Republican senators politely rejected the idea floated by President Donald Trump on Thursday to delay the November presidential election due to what he sees are problems with in-mail voting due to the coronavirus pandemic.
The President tweeted this idea and said that it may be better for elections to be held when “people can properly, securely and safely vote.”
The idea was quickly quashed by the Republicans and Democrats in Congress.
In an interview, No. 3 Senate Republican, John Barrasso of Wyoming said, “No, we are not going to delay the election. We’re going to have the election completed and voting completed by Election Day.”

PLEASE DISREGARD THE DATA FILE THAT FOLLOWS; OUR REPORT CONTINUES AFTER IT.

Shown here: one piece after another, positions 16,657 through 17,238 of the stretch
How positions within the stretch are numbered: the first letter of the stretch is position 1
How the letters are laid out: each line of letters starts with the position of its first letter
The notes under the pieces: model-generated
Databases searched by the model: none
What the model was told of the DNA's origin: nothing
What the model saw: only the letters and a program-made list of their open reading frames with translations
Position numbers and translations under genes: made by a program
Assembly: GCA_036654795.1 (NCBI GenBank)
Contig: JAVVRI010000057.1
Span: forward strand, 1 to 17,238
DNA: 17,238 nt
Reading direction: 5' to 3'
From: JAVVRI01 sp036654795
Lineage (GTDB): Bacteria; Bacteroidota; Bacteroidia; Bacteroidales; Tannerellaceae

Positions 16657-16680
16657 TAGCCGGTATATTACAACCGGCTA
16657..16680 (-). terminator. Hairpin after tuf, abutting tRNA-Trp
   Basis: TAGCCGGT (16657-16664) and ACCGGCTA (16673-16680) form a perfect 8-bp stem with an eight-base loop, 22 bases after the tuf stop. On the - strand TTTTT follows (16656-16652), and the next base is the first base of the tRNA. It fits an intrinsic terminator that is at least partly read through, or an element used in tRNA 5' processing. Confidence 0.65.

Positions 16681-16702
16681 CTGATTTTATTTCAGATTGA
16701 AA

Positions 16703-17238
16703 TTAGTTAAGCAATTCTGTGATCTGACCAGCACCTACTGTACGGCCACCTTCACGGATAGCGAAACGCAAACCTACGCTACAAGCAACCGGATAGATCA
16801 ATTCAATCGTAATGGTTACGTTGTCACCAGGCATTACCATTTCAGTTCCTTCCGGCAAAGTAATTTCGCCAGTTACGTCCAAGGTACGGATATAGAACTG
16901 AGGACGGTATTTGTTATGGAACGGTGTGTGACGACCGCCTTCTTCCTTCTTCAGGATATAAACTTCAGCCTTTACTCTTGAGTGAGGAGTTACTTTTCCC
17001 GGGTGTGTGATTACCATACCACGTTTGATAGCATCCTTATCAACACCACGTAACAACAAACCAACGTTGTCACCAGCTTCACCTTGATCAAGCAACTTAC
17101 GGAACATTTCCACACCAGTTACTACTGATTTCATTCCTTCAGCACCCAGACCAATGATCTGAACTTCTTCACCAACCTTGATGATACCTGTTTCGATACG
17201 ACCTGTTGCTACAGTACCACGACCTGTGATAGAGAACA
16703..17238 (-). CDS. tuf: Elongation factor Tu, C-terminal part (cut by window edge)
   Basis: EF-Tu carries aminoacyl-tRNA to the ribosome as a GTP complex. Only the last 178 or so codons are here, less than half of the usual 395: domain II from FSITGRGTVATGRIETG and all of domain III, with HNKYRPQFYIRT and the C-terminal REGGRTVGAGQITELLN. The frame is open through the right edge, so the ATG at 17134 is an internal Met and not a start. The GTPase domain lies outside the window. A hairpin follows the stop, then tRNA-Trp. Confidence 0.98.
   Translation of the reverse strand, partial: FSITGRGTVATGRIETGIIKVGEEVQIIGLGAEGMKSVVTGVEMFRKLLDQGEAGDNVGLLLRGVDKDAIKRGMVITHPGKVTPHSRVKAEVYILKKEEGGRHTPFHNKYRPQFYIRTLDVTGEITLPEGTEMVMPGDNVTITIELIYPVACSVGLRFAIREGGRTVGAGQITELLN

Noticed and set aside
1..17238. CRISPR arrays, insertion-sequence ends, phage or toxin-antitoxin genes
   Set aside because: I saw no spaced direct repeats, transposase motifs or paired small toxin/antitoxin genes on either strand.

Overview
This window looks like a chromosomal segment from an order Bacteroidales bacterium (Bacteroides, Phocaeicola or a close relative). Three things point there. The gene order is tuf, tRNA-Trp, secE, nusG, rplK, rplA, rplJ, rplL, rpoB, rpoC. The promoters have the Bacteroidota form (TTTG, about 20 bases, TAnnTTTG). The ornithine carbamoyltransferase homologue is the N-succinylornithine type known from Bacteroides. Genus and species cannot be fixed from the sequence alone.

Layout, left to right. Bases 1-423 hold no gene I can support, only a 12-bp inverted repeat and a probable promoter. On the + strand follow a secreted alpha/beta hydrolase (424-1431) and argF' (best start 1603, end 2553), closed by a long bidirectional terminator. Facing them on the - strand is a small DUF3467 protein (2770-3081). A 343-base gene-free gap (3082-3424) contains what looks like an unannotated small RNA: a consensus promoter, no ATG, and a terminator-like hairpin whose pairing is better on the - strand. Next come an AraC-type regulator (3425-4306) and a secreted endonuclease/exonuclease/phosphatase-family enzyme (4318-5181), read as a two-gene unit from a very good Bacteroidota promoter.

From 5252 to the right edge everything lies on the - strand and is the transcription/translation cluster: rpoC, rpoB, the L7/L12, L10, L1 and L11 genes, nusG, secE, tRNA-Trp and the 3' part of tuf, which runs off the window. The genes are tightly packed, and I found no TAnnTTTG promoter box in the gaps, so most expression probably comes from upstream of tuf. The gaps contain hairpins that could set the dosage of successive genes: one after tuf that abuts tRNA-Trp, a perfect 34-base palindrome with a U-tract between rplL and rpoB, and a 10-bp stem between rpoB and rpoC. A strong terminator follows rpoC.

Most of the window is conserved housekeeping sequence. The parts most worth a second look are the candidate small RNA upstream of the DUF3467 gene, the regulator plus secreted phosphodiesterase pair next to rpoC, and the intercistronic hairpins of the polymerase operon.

Senate Judiciary Committee Chairman Lindsey Graham also rejected the suggestion. “I don’t think that’s a particularly good idea,” he said. Graham explained that while he believes Trump’s “concerns about mail-in voting are valid, delaying the election is not the right answer.”
Sen. Thom Tillis said firmly, “The election is not going to be delayed. We’ve got to make sure that we have the resources and we don’t have the debacle that we’re seeing in, say, the state of New York. The election is going to happen in November, period.”
“I’m concerned about election fraud,” said Sen. Ted Cruz, but quickly added, “But we should not delay the elections.”
President Trump does not have the legal authority to delay the election. The 20th Amendment establishes a hard date of Jan. 20, 2021, for the end of his current term.